The spokesman added: “The offshore wind sector has delivered huge growth in the UK over the last decade but it has arrived at an inflection point.
“It will require continued focus from stakeholders in Government and across industry to ensure offshore wind delivers on its potential to become the backbone of the UK’s energy system and bring further investment, provide low-cost electricity for consumers and help deliver our net zero ambition.”
Insiders suggested that Red Rock Power, a subsidiary of China’s state-backed SDIC, is willing to proceed with Inch Cape at a loss in order to avoid the embarrassment of abandoning what would be its biggest investment in offshore wind in Europe.
However, it is understood that any decision to proceed would have to involve a project redesign.
A joint statement issued by ESB and Red Rock Power said the companies remained “strategically aligned and committed to the delivery of the Inch Cape Offshore Wind Farm project”.
A Department for Energy Security and Net Zero spokesman insisted that Mr Shapps “regularly engages with the industry”. The spokesman said: “Offshore wind is a vital part of our work to boost energy security and cut emissions.
“Our plans to power up Britain, combined with the annual auction process now in place, gives the industry more confidence to invest.
“We have already attracted £120bn of private investment in renewables since 2010 and expect to attract a further £100 billion of investment which will support up to 480,000 jobs by 2030.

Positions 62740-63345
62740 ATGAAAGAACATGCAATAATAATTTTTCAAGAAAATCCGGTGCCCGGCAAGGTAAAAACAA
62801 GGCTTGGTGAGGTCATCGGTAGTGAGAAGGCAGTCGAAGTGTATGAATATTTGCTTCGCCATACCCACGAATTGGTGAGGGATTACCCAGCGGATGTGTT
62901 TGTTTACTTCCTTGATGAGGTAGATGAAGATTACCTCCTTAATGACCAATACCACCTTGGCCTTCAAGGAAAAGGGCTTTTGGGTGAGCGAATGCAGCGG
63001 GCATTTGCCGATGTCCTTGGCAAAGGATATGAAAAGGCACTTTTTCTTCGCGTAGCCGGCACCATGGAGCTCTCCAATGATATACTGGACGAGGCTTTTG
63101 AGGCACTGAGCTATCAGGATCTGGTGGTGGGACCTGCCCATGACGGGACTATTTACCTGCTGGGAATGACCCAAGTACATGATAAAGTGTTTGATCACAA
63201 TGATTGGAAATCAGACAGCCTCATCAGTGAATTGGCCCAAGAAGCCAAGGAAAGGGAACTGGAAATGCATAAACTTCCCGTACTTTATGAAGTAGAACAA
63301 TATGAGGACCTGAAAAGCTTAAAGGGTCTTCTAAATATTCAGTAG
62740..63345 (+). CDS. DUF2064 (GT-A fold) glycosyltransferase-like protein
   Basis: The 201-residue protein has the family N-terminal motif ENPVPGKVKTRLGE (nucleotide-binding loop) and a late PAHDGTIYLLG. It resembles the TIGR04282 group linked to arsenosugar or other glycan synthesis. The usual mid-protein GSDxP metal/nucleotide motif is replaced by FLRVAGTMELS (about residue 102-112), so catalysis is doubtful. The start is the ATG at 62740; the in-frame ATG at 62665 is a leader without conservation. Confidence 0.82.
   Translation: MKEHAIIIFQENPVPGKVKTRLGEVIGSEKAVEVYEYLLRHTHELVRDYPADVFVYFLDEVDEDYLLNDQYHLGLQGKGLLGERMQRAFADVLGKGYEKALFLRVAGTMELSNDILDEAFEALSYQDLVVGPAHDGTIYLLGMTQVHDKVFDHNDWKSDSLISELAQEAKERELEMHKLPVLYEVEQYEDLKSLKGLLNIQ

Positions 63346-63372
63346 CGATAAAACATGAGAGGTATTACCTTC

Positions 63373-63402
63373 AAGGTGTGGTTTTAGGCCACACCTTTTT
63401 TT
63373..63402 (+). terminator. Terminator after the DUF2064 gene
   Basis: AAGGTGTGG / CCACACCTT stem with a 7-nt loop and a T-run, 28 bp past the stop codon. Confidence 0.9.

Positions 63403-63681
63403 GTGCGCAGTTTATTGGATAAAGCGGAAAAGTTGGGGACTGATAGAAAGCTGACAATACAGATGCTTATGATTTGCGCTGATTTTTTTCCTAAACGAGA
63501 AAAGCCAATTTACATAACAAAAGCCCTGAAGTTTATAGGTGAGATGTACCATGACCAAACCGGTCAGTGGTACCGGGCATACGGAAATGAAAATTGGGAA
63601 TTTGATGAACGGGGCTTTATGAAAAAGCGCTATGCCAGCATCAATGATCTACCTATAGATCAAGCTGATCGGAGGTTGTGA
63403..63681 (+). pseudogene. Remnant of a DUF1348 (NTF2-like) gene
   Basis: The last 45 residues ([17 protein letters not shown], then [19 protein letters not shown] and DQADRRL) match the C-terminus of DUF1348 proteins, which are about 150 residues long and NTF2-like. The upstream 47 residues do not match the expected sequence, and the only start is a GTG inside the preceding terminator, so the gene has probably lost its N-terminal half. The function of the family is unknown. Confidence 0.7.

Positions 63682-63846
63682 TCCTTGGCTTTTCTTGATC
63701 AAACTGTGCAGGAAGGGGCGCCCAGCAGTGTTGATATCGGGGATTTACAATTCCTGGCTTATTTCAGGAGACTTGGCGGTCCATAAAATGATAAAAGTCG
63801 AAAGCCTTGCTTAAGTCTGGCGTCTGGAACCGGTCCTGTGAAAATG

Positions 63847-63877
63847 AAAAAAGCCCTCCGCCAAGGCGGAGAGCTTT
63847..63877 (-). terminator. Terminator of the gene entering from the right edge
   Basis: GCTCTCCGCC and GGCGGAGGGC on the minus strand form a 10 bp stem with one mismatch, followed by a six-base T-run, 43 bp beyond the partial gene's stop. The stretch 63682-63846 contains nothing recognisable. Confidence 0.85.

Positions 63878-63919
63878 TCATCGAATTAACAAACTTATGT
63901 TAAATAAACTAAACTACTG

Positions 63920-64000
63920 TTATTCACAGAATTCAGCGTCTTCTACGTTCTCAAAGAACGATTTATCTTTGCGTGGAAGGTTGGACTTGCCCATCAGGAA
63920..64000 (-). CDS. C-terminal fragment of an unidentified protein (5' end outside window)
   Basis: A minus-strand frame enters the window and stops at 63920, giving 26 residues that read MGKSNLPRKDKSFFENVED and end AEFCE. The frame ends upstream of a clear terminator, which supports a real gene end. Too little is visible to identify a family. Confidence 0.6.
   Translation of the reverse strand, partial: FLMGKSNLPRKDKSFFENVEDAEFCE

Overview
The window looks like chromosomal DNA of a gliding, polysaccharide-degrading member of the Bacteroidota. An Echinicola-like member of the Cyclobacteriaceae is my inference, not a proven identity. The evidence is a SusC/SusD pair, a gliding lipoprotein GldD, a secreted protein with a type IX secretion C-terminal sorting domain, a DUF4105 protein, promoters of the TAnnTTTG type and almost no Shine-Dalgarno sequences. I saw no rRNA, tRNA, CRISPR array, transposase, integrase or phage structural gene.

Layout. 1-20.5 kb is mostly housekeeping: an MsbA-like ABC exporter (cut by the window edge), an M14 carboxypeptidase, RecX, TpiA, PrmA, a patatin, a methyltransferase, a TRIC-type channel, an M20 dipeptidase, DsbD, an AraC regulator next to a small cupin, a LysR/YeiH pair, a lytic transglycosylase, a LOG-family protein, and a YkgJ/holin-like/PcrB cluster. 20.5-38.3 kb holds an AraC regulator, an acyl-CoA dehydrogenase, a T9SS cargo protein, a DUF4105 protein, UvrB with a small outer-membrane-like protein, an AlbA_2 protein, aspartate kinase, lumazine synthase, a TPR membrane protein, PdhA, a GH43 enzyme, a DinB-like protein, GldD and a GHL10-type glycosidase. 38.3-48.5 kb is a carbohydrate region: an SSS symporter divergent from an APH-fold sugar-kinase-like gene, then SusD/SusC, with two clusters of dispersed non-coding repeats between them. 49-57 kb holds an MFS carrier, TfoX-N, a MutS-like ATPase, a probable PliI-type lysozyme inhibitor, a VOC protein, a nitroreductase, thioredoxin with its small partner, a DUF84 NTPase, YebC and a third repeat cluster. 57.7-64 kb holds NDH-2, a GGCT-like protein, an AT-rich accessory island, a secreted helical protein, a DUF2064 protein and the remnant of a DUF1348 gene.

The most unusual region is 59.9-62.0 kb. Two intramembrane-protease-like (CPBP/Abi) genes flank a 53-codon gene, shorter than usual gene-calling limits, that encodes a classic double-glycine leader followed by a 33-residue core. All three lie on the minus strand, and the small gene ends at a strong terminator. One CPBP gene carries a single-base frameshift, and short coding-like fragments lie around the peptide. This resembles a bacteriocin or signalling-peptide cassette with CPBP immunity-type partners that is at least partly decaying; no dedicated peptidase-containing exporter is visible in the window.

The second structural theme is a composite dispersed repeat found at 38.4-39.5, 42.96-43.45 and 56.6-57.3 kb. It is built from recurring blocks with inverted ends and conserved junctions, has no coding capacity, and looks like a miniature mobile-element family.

It has been apparent for a long while that the prices agreed under CfDs by offshore wind farms are in no way viable. It is worth noting that the £55/MWh figure quoted as a reasonable price is at 2012 prices, and works out at about £67/MWh at current prices. This certainly does not equate to the “cheapest” claims made by the renewable lobby. Furthermore because CfD prices are inflation linked, these prices will likely be over £80/MWh by the time the wind farms come on stream.
With interest rates now back to proper levels, and supply chain issues pushing up costs, the economics of offshore wind look distinctly unfavourable. If investors in these Round 4 auctions are getting cold feet, despite the fact they can sell on the free market anyway, what chance is there that investors will bother to bid at even lower prices for the next allocation round? And if these investors pull out, the 2030 wind power target is pie in the sky.
Meanwhile the reply by the increasingly absurd DESNZ is the usual stock reply – £100 billion investment, which we will have to repay with interest eventually; and all of those wonderful green jobs, which never actually seem to materialise!
But perhaps the most absurd comment of all is this:
“Senior executives have also described Net Zero Secretary Grant Shapps as a “remote” figure who is reluctant to engage with company bosses.”
Well, I am very sorry, but when you sign a contract, you are expected to fulfil it! You don’t go back moaning a year or two alter saying “I’m sorry, but I got my calculations wrong, can I have some more money?
Yet again we see this silly comment by the Telegraph about a global race to net zero. This is the pathetic nonsense spouted by the increasingly irrelevant Jeremy Warner and Ben Marlow.
There is of course no such race, which implies that there is some sort of reward for those countries jumping off the clifftop first! On the contrary, most of the world is quite happy to let Britain, the EU and US continue with the madness, while they make themselves richer with the help of fossil fuels.